And I think that this phenomenon, the yes regime, has had a very great impact on architecture. And everything we do is really related to that impact. So this is architecture, or was architecture. I think that through the market economy this became architecture. And I think you can also all tell what the differences are. You can see that the level of individual expression has become infinitely stronger. You can also see that this is not necessarily a building that expresses shared values. It seems more a building that expresses a unique cluster of values.
And for me, this is a very important point of the architecture that we are producing at this moment. And it is also very important to realize that this is a building for the public sector. Even if it is a museum, the Guggenheim is clearly a building from dating and deriving from a private initiative.
And so basically, the shift from the public to the private, I think, has fundamentally changed the architecture we produce. And also, fundamentally changed what we expect from architecture. If you work for the public sector, you can automatically assume, as an architect, that you somehow serve the public. Working for the private sector, that is, of course, much more debatable and never particularly sure.
With this shift toward the private, there has also been an incredible avalanche of attention directed to the architect, to the individual architects. Architects have become celebrities, as you can see here, in the case of Peter Eisenman at the center of a monument to the Jews that were deported from Germany hounded by a group of paparazzi. And I think that this hounded nature is an important aspect of the conditions under which architecture is produced today.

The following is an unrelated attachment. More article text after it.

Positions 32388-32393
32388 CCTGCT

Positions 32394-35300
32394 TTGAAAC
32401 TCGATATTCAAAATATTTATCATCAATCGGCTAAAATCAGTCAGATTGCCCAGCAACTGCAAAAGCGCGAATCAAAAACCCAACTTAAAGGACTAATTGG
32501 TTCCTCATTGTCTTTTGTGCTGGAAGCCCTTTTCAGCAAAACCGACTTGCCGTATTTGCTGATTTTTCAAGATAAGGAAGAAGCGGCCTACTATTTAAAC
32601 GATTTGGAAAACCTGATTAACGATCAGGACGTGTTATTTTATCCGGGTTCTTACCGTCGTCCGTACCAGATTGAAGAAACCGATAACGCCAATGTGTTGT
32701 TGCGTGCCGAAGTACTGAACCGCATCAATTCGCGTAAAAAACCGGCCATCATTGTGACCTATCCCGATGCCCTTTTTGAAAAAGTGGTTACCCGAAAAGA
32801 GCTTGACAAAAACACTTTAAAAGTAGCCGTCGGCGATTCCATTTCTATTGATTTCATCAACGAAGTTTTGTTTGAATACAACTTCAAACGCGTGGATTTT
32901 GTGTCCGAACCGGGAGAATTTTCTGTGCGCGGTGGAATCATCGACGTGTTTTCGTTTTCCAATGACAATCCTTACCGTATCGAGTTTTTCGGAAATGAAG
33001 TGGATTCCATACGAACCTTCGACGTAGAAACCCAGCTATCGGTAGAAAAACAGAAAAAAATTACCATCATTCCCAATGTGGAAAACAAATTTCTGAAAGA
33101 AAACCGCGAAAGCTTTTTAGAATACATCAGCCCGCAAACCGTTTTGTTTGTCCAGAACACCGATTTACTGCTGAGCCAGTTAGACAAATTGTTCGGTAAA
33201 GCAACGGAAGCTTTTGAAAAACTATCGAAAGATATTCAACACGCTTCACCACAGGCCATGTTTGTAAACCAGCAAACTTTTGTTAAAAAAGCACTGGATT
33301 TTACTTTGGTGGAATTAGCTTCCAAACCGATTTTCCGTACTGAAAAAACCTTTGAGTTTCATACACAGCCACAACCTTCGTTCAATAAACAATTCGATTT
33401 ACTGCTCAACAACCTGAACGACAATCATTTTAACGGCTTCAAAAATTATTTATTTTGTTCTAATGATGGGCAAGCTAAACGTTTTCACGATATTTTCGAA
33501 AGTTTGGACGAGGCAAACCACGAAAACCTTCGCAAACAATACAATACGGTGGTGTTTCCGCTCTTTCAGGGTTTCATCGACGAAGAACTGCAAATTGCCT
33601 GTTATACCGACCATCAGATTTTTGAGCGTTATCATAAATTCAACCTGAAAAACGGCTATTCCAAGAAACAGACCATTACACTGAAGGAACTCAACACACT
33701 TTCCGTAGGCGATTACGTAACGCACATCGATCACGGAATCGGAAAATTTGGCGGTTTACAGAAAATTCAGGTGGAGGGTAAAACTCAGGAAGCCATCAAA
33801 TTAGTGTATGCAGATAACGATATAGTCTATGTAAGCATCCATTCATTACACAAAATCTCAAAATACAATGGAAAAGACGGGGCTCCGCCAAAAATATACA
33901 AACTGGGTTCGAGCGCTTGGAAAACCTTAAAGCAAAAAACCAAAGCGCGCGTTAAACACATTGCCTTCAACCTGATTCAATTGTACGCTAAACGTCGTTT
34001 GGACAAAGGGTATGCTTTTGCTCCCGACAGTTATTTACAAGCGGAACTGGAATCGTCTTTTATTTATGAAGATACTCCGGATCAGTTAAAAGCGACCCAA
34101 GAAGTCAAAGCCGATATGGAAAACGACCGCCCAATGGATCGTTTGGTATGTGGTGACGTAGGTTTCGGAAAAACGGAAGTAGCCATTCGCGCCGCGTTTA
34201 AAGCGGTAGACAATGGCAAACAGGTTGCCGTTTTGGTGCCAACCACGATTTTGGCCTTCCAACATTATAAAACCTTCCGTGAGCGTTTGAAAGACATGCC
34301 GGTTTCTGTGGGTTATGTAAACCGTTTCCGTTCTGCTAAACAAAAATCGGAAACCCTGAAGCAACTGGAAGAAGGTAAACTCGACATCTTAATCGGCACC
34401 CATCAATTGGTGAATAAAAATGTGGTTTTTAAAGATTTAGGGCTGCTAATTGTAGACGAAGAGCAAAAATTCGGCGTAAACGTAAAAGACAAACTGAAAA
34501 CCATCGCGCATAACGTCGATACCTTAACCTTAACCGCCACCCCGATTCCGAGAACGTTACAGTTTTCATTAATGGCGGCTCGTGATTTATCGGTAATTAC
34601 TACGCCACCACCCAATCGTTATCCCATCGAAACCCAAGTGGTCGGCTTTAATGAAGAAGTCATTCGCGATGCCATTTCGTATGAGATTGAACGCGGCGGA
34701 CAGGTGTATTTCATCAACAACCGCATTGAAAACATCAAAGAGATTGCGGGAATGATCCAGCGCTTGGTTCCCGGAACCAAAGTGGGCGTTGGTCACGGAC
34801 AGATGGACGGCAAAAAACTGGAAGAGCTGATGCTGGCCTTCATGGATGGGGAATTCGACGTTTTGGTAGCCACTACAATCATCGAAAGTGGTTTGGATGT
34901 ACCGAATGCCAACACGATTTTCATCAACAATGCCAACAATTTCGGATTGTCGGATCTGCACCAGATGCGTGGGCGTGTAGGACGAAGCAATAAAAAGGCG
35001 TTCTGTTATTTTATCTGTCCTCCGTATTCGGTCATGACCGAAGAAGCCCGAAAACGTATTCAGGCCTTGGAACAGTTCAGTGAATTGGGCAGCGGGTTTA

There's also something very problematic about style and uniqueness because although there is a considerable-- there is maybe a handful-- let's call it maybe 10 architects-- who have reached the status of star architects, you also see that that status is constantly devalued simply by-- this is [? Carl Eturver ?] with a building. And one year later, in Dubai, the same building is becoming basically a developer's proposition that it is also realized and probably realized before [? Carl Eturver ?] could realize his building.
So you see also that under the market economy uniqueness evaporates and becomes distributed. So in all this, this is an analysis we recently did, which for me is a very funny illustration of what I'm talking about. This is the behavior of Wall Street. This is the '80s and the climax that we know happened in the early 21st centuries. And what we looked at is architects on the cover of Time magazine. And then, you see that there were many architects in the '20s, a lot of architects in '30s, architects in the '40s, architects in the '50s and '60s, but the last architect ever on the cover of Time was Philip Jones in 1979.